It (2017)

Directed by Andy Muschietti

Based on It by Stephen King

Starring: Jaeden Lieberher, Bill Skarsgård, Jeremy Ray Taylor, Sophia Lillis, Finn Wolfhard, Wyatt Oleff, Chosen Jacobs, Jack Dylan Grazer, Nicholas Hamilton, Jackson Robert Scott

Plot Synopsis: (via Wikipedia)
The film tells the story of seven children in Derry, Maine, who are terrorized by the eponymous being, only to face their own personal demons in the process.

My Opinion:

Is it weird that I’m so happy that this film is kicking ass at the box office?? I just love it when one of King’s books actually gets a good film adaptation and, even better, when it gets a lot of really positive reviews. I did a list yesterday of My Top Ten Stephen King Movies (this film was at number five if you don’t feel like clicking that link). I admitted in that list that, while I always watch & enjoy all adaptations of King’s work, some of the movies have been pretty damn awful. But then we occasionally get masterpieces like The Shawshank Redemption & Stand By Me to make up for the bad ones. It (the film – such a confusing title!) isn’t quite up there with the likes of those two but I’m very happy to say that it’s easily one of the better Stephen King movies of the many that have been made. Yes! I love when the movies do his novels justice.

You’ve all probably seen reviews by now that compare this to Stand By Me and that’s a very accurate description. Stand By Me with added horror, of course. Like that, this is a coming of age tale first and foremost and I’ve always loved a good coming of age tale. That’s why I’m actually a bit surprised that this film has done as well as it has as I can’t see it being loved by full-on “horror” fans. Pennywise the clown is a great creation but I have to say that I don’t find either this or the 1990 version scary. The book is a bit unsettling but I wouldn’t say that feeling fully translated to the films. I’ve never been one to get too scared by movies, though. As far as “creepy” goes, Kubrick’s The Shining certainly has this film (and pretty much every other horror film) beat. It’s a shame that King hates that adaptation – I think it’s one of the greatest horror films of all time.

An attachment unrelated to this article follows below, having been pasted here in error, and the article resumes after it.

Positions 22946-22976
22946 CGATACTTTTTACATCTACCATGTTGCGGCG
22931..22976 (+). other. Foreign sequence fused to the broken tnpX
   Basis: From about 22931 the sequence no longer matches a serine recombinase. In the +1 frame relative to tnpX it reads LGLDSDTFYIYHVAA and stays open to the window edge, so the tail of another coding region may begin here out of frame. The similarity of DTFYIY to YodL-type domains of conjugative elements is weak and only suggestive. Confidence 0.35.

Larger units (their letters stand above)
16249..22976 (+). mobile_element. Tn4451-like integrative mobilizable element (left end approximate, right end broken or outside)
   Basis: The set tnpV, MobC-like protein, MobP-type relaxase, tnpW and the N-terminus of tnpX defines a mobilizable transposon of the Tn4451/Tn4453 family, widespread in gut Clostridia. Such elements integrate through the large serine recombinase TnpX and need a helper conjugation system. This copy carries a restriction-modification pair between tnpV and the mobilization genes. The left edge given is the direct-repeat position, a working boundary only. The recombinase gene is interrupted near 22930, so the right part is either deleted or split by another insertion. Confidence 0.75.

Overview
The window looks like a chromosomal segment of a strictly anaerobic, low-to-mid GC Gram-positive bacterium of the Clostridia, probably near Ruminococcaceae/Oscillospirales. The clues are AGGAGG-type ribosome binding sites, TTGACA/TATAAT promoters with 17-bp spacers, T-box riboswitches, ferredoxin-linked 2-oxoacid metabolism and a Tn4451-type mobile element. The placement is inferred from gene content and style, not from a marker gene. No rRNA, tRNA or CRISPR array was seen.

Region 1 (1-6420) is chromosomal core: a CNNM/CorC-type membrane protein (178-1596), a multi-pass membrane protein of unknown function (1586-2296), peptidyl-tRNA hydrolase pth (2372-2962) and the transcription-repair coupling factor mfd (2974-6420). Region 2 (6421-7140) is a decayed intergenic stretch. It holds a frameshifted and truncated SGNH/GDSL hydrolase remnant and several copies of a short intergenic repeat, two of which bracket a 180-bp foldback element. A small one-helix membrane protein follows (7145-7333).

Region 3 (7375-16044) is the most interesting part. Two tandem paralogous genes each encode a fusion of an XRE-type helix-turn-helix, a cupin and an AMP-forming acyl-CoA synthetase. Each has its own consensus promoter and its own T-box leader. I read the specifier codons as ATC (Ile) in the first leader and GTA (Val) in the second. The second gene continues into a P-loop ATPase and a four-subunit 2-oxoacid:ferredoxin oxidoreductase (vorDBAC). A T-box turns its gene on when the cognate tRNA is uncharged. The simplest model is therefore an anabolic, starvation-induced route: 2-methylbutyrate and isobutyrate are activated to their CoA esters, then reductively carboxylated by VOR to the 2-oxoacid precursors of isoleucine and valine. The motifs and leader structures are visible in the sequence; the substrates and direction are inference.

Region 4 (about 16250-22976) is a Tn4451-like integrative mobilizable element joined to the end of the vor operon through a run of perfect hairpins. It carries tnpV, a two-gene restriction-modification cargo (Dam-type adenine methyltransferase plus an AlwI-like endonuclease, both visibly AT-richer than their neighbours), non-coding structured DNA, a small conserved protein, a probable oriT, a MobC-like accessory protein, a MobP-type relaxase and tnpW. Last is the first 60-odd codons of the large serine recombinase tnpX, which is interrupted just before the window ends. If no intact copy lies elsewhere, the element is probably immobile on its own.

I think the main difference between the 1990 It and the 2017 It is that Tim Curry’s Pennywise is the true star of the 1990 film while the kids are what make the 2017 version so good. I think this version has done things right in focusing more on the kids & their relationships with one another. I will always be fond of the 1990 film & prefer Curry’s Pennywise to Bill Skarsgård’s somewhat dull (and a little too funny-looking) Pennywise. It felt like Curry was truly having fun in the role & his Pennywise had far more personality. But… This story is about the kids. It’s about all kids who felt like “losers” when growing up. Pennywise shouldn’t really be stealing the show and I’m glad this version gets the balance right in making the kids the stars while also giving us just enough of the monster to keep the story interesting.

The kids all did a great job in this film. As has been said, It has a very Stranger Things feel to it. But of course it would since The Duffer Brothers wanted to make It but went on to instead make Stranger Things, which is meant to feel like King meets Spielberg. Plus It used one of the same actors from that show (Finn Wolfhard, who bizarrely looks like The Shining’s Shelley Duvall). I have to say that the girl playing Beverly (Sophia Lillis) was especially good. She’s like a young Amy Adams (which is a compliment as I love Adams). I’d be surprised if Lillis, as well as most of the rest of this young cast, doesn’t go on to become a big star. However, I’m so glad they AREN’T big stars yet as having a cast of relatively unknown actors was a huge plus for this movie (in my opinion, anyway). I loved not having the distraction of having seen them in a million other things.